“The 1913 strike may have begun in Wednesbury, but its effects were felt throughout the country.
Wednesbury was at the centre of industrialisation during the 19th and 20th centuries and, inevitably, there were times when workers and bosses didn’t see eye to eye…. But something I didn’t know was”;
There have been many strikes in Wednesbury, as far back as 1801.
Frequent periods of depression blighted the coal and iron trades in the first half of the 19th century, and the years immediately after the victory at the Battle of Waterloo in 1815 were particularly harsh.
It was then that the miners of Wednesbury dragged wagons of coal towards London and elsewhere in the hope of drawing the attention of the Prince Regent and the government, but to no avail.
Riots took place in the town in 1801, 1826 and 1831, and in August 1842 a crowd of colliers, estimated at 20,000, assembled from all over the Black Country in a place called Russell’s Field, marched to the pits that were still working and ordered the men out.
At West Bromwich the Riot Act was read and the yeomanry brought their prisoners into Wednesbury fastened to their saddle straps, where, before the magistrates, many were committed for trial and some later transported.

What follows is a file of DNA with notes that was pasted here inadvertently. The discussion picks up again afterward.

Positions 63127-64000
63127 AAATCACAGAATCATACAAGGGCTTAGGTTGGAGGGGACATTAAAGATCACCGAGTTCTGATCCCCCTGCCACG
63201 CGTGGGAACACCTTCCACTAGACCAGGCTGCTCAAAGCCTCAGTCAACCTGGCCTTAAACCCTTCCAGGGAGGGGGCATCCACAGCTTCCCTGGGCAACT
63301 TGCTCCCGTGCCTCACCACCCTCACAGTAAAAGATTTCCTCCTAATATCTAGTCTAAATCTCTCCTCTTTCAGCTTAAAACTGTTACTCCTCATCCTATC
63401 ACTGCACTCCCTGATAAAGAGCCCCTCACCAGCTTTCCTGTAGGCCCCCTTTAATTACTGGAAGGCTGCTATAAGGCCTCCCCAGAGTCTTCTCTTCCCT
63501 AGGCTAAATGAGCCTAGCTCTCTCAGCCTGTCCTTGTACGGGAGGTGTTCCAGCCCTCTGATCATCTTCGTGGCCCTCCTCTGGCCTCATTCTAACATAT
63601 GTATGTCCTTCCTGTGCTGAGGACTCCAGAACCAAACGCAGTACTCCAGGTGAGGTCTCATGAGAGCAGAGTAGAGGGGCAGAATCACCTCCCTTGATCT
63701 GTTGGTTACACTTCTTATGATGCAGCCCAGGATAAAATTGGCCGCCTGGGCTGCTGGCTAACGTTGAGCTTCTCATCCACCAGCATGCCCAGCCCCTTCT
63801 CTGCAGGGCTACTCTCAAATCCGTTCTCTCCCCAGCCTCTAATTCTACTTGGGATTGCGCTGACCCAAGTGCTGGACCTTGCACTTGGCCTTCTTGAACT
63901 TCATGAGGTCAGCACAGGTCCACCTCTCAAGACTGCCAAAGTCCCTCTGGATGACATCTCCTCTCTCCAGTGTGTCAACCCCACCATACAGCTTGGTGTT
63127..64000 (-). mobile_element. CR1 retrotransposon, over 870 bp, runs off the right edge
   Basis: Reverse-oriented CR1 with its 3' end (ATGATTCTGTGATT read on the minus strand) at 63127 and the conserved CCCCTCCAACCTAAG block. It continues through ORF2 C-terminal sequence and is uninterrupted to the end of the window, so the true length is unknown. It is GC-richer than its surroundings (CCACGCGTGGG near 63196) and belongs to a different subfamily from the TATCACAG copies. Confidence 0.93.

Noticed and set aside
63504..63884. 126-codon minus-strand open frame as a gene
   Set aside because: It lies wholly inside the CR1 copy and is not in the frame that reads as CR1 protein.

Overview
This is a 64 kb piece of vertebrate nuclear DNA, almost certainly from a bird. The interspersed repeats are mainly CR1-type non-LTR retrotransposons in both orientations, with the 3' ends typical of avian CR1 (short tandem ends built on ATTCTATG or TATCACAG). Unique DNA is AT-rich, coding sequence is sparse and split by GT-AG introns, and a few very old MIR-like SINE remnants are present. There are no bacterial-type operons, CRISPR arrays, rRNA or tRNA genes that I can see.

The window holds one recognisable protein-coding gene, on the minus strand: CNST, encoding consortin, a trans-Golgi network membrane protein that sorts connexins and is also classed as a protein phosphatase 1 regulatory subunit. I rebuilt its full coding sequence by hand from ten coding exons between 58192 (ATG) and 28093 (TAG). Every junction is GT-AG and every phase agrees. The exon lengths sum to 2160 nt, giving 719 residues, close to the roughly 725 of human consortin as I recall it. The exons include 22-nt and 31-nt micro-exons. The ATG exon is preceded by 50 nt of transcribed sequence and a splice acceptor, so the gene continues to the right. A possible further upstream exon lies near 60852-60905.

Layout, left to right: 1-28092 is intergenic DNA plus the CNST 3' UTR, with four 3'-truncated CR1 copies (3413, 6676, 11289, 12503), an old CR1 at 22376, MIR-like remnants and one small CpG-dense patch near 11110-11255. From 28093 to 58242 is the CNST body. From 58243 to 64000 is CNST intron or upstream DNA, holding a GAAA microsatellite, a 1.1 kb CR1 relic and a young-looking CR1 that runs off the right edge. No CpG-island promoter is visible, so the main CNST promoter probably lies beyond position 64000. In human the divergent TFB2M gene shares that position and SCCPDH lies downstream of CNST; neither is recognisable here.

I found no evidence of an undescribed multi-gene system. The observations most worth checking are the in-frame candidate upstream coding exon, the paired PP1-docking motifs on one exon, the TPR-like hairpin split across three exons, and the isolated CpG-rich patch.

There were further miners’ strikes in 1864, 1874 and again in 1892 and 1893.
In 1883 there was a puddlers strike which was the cause of serious rioting. The police had to arm themselves with cutlasses and many of the strikers were arrested.
The employees of the Patent Shaft went on strike in 1888 against fortnightly payment of wages (the weekly wage was quickly restored), and in 1894 and again in 1895 the steelworkers downed tools rejecting a wage reduction.
But more than any of the above, it was the 1913 strike which changed the bosses’ attitudes towards the unions.
The Great Strike of 1913
“Ryder’s Annual Wednesbury Red Book and Directory for 1914 contains a lot of facts and amazing photographs of the 1913 strike.
I have only managed to find the ‘wording’ from the Red Book 1914, which also said:
“Our pictures indicate phases of the strike which were observable day by day.” And then it gives the descriptions of the pictures.
So, knowing what pictures I was searching for, I managed to track them down on the Black Country Bugle archives.
(When researching a subject, the Bugle never let me down, so I hope they forgive me blatantly copying the pictures to go with this article?)”
According to the Wednesbury Red book and Directory 1914, the industrial troubles started on May 9th:
“About 200 employees of Messrs. John Russell & Co. Ltd., Old Patent Tube Works, cease work without giving notice, and demand increased wages. This is the commencement of a great labour upheaval, involving all trades in all parts of the Black Country, and lasting for two months.